Dermatologists are calling this rise, The Kardashian Effect. As the Kardashians popularity rises, so does the number of people who want to look just like them. In which plastic surgery is the only way to accomplish that, with them also having plastic surgery. “Filmmakers have not ceased in trying to portray what really happens in schools.” (Reel Education)

    There are some shows that portray high schools as a place where everything goes right and perfect, whether it be with other students and even teachers. This “reality” that is being portrayed is not the reality Americans face on any regular basis. Once these kids get to high school, they expect everything to be handed to them, as it shows them on their tv. But, it is not and they are constantly having to learn how to do their lives over again because they spent too much time focusing on how to become popular like the guys on tv.

    There are some reasons why there are more reality tv shows than regular programming. ‘An episode for a scripted series can be anywhere between a half-million and millions of dollars depending on the network and content involved,’ Manville says. ‘Reality TV is much more manageable in terms of getting content produced and on the air, with much less risk. But the process reflects that as well.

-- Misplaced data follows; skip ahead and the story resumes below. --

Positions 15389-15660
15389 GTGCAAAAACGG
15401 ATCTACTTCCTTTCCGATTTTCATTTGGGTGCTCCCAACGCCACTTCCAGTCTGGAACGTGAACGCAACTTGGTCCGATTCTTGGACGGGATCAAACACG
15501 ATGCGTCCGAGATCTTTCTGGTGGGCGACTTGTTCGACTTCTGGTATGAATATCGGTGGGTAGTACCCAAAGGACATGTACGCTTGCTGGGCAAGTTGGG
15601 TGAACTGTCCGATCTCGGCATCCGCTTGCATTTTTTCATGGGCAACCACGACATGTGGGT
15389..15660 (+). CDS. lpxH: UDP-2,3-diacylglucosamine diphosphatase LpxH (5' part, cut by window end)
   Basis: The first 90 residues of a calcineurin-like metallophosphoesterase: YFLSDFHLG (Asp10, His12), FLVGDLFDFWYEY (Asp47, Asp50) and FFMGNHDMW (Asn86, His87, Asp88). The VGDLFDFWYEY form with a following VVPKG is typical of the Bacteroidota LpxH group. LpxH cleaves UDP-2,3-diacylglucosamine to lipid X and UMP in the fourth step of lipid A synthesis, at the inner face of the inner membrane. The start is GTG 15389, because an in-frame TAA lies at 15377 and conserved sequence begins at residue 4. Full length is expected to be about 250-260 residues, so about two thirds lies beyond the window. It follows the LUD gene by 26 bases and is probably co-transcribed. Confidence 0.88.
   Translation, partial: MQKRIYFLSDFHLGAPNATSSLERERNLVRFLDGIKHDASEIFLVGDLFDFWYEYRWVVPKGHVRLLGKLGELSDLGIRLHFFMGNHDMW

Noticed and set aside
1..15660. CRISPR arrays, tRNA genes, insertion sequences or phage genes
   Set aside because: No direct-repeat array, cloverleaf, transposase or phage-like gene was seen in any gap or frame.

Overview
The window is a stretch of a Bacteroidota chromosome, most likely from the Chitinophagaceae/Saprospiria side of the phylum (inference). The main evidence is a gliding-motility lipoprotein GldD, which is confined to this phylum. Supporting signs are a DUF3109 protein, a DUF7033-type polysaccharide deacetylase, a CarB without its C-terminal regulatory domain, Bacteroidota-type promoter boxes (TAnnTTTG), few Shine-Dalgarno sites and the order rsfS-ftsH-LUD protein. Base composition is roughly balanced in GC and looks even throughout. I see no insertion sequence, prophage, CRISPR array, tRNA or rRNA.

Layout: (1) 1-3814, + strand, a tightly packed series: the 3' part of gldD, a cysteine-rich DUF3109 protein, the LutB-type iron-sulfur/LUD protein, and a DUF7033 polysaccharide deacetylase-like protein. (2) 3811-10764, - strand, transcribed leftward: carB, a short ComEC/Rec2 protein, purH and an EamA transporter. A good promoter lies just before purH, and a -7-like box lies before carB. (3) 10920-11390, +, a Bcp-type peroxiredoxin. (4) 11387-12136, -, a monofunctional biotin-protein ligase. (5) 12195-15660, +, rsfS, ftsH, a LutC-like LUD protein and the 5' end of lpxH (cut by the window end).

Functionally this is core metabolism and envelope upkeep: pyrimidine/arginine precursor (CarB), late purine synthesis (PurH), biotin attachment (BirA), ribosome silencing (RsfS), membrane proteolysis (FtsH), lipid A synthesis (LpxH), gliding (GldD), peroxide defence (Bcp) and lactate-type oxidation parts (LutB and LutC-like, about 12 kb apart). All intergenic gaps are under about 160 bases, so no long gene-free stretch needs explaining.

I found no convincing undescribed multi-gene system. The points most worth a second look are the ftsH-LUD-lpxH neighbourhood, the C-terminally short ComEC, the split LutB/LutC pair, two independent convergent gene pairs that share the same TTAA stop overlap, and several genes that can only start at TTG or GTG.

It’s much easier to sell a reality TV show.’ (Reality TV) Reality TV is much more cost effective and they can produce a lot of episodes for what they could make one, non-scripted show. Also, reality tv is making celebrities more self-conscious and aware of what they can and cannot do. “After the two-time Dancing champion showed up last fall looking noticeably heavier, she was slammed by bloggers and some of her fellow pros, with Louis van Amstel saying that if viewers ‘watch someone who’s dancing her butt off and she’s still heavy, they can be discouraged.

    ‘ The criticism ‘made me insecure,’ Burke admits.” ‘I need to break a sweat every day or I don’t feel good,’ says Burke. (Rizzo, Monica) This is just one example of a celebrity struggling with their appearance after being slammed by the public, for not being what they expect their “perfect lives” to look like, Even though she works out every day and is an overall active person, these critics can still get to these celebrities.